This class is not prominently referred to in the Scriptures, nor in the types and symbols even; because none were called to this position, but, as the Apostle declares, "Ye were all called in one hope of your calling" – to the highest place of joint heirship. (Eph. 4:4.) The position attained by these is an unpromised one, of the Lord's abundant mercy.

Second: The second class of non-elect from the Scriptural viewpoint is the world of mankind, including three classes: –

(a) It includes those who have never had any knowledge of God's provision of grace in Christ, and who consequently could not have gone on further to be of the called elect class of this age.

(b) It includes those who have heard of the [R2733 : page 357] grace of God, but in that indistinct, indefinite manner which does not bring conviction – those who have seen in Jesus something wonderful and great and admirable, but who have never seen him from the Lord's standpoint of Redeemer and Savior – their eyes being blinded to the manifold evil influences of "the god of this world," business or pleasure or love of money or distracting religious dogmas. These, not having seen and not having accepted Christ as the Redeemer, could go no further and by no possibility could they have been amongst those called to the election of this Gospel age.

(c) It includes those who have heard of Christ as the Redeemer, and have appreciated him as such, and have accepted him as their Savior; but who like the nine of the ten lepers cleansed by our Lord at his first advent, thought not to return to give glory to God – thought not to present their bodies living sacrifices in his service. These having reached the point of justification were, undoubtedly, amongst the ones called; but they failed to make their calling and election sure, not caring to respond to the call. Of this class, apparently, are the thousands, the masses of church members of the various sects. They are glad for what they see, but not anxious to see any more, as, intuitively, they realize that further knowledge would bring greater responsibilities, which they desire to avoid and not even to think much about.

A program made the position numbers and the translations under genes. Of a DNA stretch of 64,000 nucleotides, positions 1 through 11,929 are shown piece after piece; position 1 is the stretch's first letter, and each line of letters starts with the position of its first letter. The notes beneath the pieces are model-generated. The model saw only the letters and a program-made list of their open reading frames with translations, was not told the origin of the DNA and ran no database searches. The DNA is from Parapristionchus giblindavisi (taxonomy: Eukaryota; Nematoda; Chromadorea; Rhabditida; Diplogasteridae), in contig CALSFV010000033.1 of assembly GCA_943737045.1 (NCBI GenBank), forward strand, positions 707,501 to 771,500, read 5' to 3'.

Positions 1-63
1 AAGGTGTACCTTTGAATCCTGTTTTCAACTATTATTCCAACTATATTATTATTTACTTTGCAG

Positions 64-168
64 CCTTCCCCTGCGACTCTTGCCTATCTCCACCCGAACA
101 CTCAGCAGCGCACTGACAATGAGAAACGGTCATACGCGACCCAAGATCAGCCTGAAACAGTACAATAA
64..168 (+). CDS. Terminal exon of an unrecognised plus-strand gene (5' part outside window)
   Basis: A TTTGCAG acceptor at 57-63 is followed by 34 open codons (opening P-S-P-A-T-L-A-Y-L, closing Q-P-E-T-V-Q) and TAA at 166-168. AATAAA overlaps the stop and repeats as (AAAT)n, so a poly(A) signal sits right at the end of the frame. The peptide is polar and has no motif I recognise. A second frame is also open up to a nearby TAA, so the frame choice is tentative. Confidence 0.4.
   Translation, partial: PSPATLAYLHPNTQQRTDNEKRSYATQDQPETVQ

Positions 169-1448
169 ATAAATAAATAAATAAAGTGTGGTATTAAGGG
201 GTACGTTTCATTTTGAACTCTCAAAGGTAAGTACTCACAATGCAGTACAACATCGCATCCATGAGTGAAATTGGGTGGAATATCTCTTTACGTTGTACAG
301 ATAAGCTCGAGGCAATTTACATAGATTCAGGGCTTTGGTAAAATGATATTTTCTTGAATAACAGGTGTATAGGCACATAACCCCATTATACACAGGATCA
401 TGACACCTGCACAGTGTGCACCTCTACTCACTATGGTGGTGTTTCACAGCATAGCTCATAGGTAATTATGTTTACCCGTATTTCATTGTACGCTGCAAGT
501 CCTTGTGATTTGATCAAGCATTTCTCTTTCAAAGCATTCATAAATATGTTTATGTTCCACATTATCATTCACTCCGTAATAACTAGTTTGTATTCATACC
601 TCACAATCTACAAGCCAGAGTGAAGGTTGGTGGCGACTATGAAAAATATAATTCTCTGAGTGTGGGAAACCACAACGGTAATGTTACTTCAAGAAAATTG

These last mentioned "receive the grace of God [the privilege of justification] in vain." (2 Cor. 6:1.) The intention of this reckoned or faith justification of the present time is to enable the justified ones to present their "bodies living sacrifices, holy, and acceptable to God," their reasonable service; because they could not be acceptable to God as sacrifices, nor in any sense of the word come to his altar, while still they were sinners. Since to permit this sanctification and sacrifice is the only object of the giving of this grace in the present time, they have received it in vain, in that they have not used it as God designed it to be used by those who are appreciative.

Amongst this second class of non-elect, we may say that the vilest are too good to be turned over to devils for an eternity of torment, either mental or physical, and God their Creator was too wise to have ever made them in such a condition as to necessitate such an abominable result, so inharmonious with his character and with every sense of right and justice, and necessitating the everlasting perpetuation of evil, upheld, and therefore sanctioned, by divine power. And God's Word, rightly understood, teaches no such thing. It is only where the false theory has corrupted and perverted the judgment that it is able and willing to construe such a theory from the parables, symbols and "dark sayings" of our Savior, instead of understanding and construing them much more reasonably and in full accord with the divine character of justice, wisdom and love.*